I stumble back.

No, I won’t let this happen. Everything has been taken from me. He won’t have my kiss too. Especially not after…my dream…


My Fantastical Encounter with a Ginger Wednesday Night

So Kathleen and I were sitting there waiting for Impact to start. The twins popped up out of nowhere. Marjorie was talking about this new book she’s reading by a hard-to-understand author, and Kat was showing me her non-glass Cinderella shoes. Kathleen was listening to Jason’s song.


We look up. There was a tall, gangly ginger, staring down at us.

“Uh, yeah?” I asked, marveling at the thought of a guy talking to me.

“All of you,” he said, motioning to the four of us, “are to call this guy” –he pointed to a shorter kid with what must have been a new buzz cut– “You have to call this guy ‘Fuzzy Man Peach’.”

We stared.


“Fuzzy Man Peach,” he called back as he walked away, to make sure we remembered.

Five minutes later, he was back.

“What is this guy’s name?”

Blank stares. “Uhhh…?”

He threw his arms up. “Are you kidding me?!”

“Haha, we don’t care!!!” Kat said in a funny voice. Marjorie started laughing infectiously.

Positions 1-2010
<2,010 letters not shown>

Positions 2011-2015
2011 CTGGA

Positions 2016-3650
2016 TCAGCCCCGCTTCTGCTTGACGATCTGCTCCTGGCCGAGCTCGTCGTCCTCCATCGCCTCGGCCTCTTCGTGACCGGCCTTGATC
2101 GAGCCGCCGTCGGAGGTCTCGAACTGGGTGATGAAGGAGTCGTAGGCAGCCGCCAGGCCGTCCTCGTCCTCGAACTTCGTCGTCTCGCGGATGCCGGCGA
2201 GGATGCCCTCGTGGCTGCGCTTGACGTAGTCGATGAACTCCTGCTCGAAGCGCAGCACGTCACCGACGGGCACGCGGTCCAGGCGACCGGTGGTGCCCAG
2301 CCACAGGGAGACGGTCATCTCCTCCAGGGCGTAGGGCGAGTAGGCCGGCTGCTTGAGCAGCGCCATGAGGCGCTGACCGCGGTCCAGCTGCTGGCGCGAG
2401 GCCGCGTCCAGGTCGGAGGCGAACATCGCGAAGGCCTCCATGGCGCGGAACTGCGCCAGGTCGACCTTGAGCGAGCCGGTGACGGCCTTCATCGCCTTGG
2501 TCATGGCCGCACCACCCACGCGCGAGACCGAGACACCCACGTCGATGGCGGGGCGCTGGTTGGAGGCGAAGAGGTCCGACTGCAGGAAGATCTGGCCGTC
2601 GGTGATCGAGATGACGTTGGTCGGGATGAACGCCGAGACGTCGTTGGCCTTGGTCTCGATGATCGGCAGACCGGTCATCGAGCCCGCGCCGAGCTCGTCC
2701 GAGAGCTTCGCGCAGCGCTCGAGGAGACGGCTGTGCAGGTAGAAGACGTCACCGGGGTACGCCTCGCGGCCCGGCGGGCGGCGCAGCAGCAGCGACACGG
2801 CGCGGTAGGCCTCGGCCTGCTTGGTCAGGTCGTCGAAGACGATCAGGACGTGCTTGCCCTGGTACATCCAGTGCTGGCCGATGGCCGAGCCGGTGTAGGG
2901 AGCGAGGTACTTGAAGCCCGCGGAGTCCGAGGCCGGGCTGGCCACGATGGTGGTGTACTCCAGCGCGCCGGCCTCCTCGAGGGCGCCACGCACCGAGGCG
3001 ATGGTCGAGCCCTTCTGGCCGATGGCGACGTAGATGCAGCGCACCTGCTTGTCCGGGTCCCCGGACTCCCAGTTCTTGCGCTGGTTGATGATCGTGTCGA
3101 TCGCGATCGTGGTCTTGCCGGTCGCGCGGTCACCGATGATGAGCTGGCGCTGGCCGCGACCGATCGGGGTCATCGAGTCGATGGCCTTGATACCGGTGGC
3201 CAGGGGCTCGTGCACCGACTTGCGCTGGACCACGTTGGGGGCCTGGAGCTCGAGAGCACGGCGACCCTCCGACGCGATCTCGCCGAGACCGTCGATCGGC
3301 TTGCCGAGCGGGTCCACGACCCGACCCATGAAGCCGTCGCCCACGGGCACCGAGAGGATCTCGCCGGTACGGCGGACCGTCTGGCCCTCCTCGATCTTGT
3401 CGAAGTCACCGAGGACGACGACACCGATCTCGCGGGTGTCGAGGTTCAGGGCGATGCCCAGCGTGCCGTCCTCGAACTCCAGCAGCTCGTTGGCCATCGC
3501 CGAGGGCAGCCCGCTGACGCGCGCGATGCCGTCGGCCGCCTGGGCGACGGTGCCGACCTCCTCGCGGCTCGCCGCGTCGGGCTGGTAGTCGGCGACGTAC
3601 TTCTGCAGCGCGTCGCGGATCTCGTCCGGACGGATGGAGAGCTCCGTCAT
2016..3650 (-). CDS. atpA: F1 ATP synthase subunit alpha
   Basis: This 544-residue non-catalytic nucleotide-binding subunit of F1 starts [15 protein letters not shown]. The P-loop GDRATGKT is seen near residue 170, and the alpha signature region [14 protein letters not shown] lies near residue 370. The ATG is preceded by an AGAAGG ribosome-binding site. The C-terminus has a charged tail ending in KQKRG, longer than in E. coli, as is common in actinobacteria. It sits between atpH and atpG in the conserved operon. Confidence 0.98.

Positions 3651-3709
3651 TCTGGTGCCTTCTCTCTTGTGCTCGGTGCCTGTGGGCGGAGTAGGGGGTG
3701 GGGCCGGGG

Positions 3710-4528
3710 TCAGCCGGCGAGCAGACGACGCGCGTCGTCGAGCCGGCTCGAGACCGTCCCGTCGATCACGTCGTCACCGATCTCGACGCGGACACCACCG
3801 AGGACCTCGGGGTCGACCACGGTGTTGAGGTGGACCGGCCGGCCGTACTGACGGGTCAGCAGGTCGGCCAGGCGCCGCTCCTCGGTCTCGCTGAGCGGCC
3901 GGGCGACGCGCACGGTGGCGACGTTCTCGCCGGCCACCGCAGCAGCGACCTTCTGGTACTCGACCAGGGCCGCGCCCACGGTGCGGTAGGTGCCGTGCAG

“Guys are dumb,” Kathleen muttered.

The ginger walked away, shaking his head sadly, but he was smiling. I hope to see him again next week.



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Hunter Hayes: Tattoo (Your Name) Tour with Dan + Shay and The Railers!



Originally posted on secretfangirls:

During his outstanding performance on the Today Show this morning, Hunter Hayes dropped his big news: he got a tattoo!  Not really, but he is going back out on tour this fall!   The Tattoo (Your Name) Tour kicks off in October in Pennsylvania.   Even better?  He is bringing favorites Dan + Shay and The Railers on tour with him!    Talk about a dream tour lineup.  Hunter also said that he will be doing something unexpected on this tour that’s never been done before, and that they had been working on a new technology to make it happen.  We have no idea what we’re in for, but we can’t wait for this tour!

Watch the trailer for the tour below!

Stay tuned to for ticket on sale info, including VIP packages.  Visit for info on the Dan + Shay + You Experience.  (Which we highly recommend.)